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Debunking the biggest myths about our ocean plastic problem

To clean up our oceans, we first need to understand what they’re actually filled with. And it’s different from what you might have heard.

Debunking the biggest myths about our ocean plastic problem
[Source Photo: Silas Baisch/Unsplash]
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When you think of plastic pollution in the ocean, you might picture bottles and bags floating on the surface of the sea, a “seventh continent” made up entirely of plastic waste, or all of that pollution flowing into the ocean from just a few intensely polluted rivers. And so the solution, it would seem, is to clean up that floating trash and prevent plastic from those rivers. But in reality it’s not that simple, because those images of the ocean’s plastic pollution aren’t quite accurate.

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A new report from Plastic Odyssey, a France-based project to reduce plastic pollution, busts common myths about the ocean’s plastic problem. Take that iconic image in your mind of plastic floating on top of the waves. One myth is that the ocean can be cleaned up by collecting that floating trash; but that would make just a small dent. In reality, less than 1% of ocean plastic floats on the surface.

That doesn’t mean there isn’t plastic floating on the sea that needs to be cleaned up. According to a 2019 study, there are 1.13 million tons of plastic floating on the ocean’s surface. But that represents less than 0.6% of total plastic pollution—a small fraction of the 198 million tons of plastic that have been dumped into the ocean since the 1950s. Where’s the rest? Scientists aren’t sure, but it could have been pushed back to the coasts, sunk to the bottom, or dissolved into microparticles.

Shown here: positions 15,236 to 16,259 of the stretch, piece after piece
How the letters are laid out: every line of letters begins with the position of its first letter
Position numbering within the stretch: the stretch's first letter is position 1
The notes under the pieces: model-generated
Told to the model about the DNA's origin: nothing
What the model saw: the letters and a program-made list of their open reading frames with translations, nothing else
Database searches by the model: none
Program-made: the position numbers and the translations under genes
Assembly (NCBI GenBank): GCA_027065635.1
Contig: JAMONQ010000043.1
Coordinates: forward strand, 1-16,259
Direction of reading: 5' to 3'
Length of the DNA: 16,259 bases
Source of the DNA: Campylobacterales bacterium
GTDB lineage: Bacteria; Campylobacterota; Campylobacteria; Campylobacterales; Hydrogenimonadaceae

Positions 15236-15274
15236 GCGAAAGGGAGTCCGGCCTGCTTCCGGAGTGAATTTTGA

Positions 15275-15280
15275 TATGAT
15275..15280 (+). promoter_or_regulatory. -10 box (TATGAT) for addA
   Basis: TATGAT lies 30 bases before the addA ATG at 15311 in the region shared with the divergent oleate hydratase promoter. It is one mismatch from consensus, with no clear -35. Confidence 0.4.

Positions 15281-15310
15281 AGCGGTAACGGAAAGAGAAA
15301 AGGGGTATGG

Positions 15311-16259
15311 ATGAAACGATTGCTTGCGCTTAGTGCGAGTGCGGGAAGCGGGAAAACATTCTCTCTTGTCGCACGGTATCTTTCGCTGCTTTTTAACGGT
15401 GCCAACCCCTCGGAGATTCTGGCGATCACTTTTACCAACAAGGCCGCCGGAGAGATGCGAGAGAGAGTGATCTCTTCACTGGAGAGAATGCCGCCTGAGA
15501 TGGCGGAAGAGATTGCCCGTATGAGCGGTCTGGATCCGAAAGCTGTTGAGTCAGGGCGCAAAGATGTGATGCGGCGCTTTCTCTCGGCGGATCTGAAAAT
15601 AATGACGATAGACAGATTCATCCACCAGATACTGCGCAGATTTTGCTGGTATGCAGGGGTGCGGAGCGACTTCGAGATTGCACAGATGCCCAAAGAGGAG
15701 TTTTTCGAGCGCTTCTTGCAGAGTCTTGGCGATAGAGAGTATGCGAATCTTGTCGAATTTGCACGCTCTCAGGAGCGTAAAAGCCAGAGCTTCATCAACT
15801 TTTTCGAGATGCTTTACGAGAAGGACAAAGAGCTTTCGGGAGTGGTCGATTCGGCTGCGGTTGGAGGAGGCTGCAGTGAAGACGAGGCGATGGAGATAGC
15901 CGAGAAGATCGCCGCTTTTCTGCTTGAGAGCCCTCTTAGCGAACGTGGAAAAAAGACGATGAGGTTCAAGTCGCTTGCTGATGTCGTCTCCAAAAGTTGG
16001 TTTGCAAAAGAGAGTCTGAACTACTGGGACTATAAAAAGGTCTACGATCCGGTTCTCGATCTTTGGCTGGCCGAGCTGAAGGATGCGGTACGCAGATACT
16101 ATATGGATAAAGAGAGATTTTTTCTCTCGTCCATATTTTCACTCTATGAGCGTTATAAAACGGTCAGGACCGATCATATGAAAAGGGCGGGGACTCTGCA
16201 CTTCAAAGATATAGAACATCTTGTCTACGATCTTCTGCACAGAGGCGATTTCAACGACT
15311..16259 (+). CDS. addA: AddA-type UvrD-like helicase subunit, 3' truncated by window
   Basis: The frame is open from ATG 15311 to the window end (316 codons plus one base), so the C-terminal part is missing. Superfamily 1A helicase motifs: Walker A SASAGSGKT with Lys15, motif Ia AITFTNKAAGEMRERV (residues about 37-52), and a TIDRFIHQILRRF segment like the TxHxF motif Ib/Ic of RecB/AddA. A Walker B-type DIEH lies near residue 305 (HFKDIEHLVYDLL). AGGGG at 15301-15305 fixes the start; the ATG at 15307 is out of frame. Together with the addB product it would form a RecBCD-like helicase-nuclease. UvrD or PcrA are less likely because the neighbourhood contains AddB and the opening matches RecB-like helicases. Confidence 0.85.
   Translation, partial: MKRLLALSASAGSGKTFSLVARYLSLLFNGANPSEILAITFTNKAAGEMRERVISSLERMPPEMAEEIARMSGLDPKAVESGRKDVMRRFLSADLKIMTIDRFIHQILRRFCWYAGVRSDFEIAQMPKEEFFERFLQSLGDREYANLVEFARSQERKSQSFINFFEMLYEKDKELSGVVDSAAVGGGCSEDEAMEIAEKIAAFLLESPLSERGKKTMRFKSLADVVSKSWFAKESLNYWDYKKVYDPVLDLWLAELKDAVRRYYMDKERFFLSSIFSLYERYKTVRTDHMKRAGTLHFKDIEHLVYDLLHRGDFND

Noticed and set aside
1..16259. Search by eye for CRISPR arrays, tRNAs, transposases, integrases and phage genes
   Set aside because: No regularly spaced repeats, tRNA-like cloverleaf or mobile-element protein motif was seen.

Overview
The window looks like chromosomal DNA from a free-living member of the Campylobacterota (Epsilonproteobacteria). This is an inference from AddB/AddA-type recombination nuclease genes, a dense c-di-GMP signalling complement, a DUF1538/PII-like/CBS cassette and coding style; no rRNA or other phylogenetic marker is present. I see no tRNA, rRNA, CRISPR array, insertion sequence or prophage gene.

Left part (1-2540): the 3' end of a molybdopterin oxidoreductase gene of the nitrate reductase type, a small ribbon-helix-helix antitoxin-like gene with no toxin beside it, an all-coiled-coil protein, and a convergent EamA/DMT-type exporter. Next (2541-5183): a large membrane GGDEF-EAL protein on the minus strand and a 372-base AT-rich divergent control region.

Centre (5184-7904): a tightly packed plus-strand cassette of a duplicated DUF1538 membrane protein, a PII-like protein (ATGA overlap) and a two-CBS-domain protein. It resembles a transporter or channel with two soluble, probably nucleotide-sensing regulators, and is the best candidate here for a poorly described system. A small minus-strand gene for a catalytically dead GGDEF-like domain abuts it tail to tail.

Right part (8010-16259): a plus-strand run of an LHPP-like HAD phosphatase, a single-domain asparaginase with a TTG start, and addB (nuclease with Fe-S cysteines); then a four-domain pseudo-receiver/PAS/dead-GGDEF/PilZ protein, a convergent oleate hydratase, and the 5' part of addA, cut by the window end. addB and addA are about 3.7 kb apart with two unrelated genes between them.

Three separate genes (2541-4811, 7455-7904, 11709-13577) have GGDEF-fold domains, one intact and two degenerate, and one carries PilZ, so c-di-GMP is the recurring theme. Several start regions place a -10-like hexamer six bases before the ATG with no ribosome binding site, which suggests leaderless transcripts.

Another myth has to do with where all that plastic originates from. If you watched Seaspiracy, for example, you might think the fishing industry is the main culprit. But most plastic that ends up in the ocean comes from trash originating on land, specifically the coasts. Marine sources of plastic pollution (of which fishing is just one) contribute 1.75 million tons of plastic per year, a small amount compared to the 9 million tons of land-based coastal pollution that enters the ocean annually.

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The myth-busting in the Plastic Odyssey report isn’t a result of any new studies, but a closer examination of the research that already exists. Simon Bernard, Plastic Odyssey CEO and a former merchant navy officer, says he spent four years getting to the source of those misconceptions and trying to better understand ocean pollution. Some of the misconceptions happened because scientific studies had been misreported, like the stat that 90% of marine plastic pollution comes from just 10 rivers. The study actually found that 10 especially polluted rivers are responsible for 90% of all the plastic that enters the ocean from rivers. Those 10 rivers contribute just 1% of the total ocean plastic pollution.